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13 March 2017 Edition

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Council of Europe’s human rights chief considering return to Belfast

Relatives’ delegation meets senior figures at European Parliament and Commission

• The delegation from Ireland with (front row, third from left) Claude Moraes, Chair of the European Parliament Committee on Civil Liberties, Justice and Home Affairs

Human Rights Commissioner said the British Government was breaching the European Convention of Human Rights by not conducting effective, independent and reasonably prompt investigations into killings by state forces

THE Council of Europe’s Commissioner for Human Rights, Nils Muižnieks, has said he is seriously considering a personal request by relatives of victims of British state forces to make a return visit to Belfast in the coming weeks to see how the British Government has failed to meet its legacy commitments under the Stormont House Agreement and international human rights legislation.

The Human Rights Commissioner travelled to Belfast in 2014, when he said that the British Government was breaching the European Convention of Human Rights by not conducting effective, independent and reasonably prompt investigations into killings by state forces.

“Article Two, the right to life, is one of the core rights,” he told the BBC.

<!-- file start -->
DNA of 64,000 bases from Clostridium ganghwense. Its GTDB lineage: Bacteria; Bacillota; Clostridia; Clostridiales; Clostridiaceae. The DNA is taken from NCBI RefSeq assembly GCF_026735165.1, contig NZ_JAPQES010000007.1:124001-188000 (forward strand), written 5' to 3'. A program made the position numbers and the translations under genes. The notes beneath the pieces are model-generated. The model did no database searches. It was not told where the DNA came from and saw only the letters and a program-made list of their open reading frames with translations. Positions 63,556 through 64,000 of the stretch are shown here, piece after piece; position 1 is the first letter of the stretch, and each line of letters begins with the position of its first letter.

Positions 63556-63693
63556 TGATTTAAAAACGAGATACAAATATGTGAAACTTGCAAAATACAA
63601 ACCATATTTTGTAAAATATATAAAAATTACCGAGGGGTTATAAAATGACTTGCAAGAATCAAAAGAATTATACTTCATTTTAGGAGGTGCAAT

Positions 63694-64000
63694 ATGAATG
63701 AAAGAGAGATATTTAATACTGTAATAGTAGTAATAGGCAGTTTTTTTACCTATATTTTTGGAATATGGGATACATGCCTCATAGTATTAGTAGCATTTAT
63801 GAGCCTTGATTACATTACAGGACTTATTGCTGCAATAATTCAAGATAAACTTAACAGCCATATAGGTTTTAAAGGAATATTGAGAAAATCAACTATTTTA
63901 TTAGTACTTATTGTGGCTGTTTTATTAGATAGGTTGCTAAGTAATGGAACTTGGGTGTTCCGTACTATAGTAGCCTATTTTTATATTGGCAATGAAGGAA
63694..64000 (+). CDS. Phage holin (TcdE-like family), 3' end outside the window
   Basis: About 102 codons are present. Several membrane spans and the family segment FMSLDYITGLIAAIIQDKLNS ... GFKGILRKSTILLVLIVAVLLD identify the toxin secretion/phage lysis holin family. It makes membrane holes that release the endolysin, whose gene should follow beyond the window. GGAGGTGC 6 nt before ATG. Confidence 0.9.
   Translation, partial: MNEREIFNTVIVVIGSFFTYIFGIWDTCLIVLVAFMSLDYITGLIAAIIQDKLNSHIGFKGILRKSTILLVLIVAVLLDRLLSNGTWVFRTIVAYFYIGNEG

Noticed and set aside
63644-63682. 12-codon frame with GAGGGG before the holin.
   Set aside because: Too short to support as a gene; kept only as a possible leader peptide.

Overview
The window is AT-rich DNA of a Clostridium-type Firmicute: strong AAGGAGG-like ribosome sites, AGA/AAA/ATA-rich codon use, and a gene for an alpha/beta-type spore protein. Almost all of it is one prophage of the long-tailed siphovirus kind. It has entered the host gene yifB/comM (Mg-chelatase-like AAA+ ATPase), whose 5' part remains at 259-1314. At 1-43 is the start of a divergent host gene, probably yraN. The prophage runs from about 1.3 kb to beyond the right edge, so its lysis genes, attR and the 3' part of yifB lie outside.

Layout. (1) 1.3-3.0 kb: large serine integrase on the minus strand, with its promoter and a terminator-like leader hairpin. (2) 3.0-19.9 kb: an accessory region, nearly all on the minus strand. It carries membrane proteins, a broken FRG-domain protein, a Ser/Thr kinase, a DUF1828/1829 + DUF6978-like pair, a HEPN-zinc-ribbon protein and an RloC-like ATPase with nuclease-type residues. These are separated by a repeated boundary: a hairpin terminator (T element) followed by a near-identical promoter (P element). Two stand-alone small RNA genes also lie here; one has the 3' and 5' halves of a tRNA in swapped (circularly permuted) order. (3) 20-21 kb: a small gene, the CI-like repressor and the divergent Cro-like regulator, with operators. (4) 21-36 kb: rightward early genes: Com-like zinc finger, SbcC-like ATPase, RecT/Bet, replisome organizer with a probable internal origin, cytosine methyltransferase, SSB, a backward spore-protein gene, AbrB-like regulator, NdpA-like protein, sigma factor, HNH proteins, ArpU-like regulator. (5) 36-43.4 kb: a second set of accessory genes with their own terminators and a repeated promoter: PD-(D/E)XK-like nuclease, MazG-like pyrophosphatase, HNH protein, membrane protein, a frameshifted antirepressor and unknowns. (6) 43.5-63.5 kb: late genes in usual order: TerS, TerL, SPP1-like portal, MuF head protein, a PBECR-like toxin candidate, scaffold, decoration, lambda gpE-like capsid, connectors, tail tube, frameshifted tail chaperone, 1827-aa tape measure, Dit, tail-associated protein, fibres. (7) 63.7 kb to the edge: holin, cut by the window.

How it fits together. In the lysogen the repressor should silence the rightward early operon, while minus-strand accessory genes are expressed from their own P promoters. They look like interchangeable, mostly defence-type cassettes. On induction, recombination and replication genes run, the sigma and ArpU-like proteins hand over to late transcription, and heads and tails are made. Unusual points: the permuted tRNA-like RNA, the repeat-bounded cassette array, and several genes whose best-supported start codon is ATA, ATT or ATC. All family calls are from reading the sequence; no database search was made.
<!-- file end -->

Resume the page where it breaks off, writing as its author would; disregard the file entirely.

“It involves not only the state’s responsibility to protect people from unlawful death but also the responsibility to investigate effectively the circumstances of the death and punish those responsible. It is an absolute obligation.

“I think far too long a period has passed before people have received justice and information about the fate of their loved ones and about the fate of these cases.”

On Monday 13 February, the delegation flew from Belfast to Strasbourg for a series of meetings with senior EU and European human rights officials to present evidence on Westminster's backsliding on commitments.

The schedule was organised and co-ordinated by Martina Anderson MEP.

The delegation from Ireland included Seamus Finucane, brother of Pat Finucane; Marie Louise ‘Minty’ Thompson, whose mother was killed by the British Army in Derry; Alan Brecknell of the Pat Finucane Centre; Michael Ritchie of Relatives for Justice; Kaniah Cusack who was representing Kathleen Funchion TD, Chair of the Oireachtas Good Friday Committee; and Eibhlin Glenholmes and Seán Murray, members of Sinn Féin’s Legacy Group.

On arrival in Strasbourg, the delegation went straight into two key meetings, the first with the Office of the Execution of Judgments, which supervises the measures taken by member states to give effect to the judgments of the European Court of Human Rights. 

Seán Murray explained that the British Government is to bring forward yet another “implementation plan” for this June on outstanding legacy issues. 

“As a member of Sinn Féin’s negotiating team, I outlined our attempts over the past year – involving 16 meetings with officials – to engage the British Government in a serious negotiation on key outstanding issues around onward disclosure, legal representation in ‘closed courts’, legal aid for families and the adequate resourcing of legacy investigations and inquests.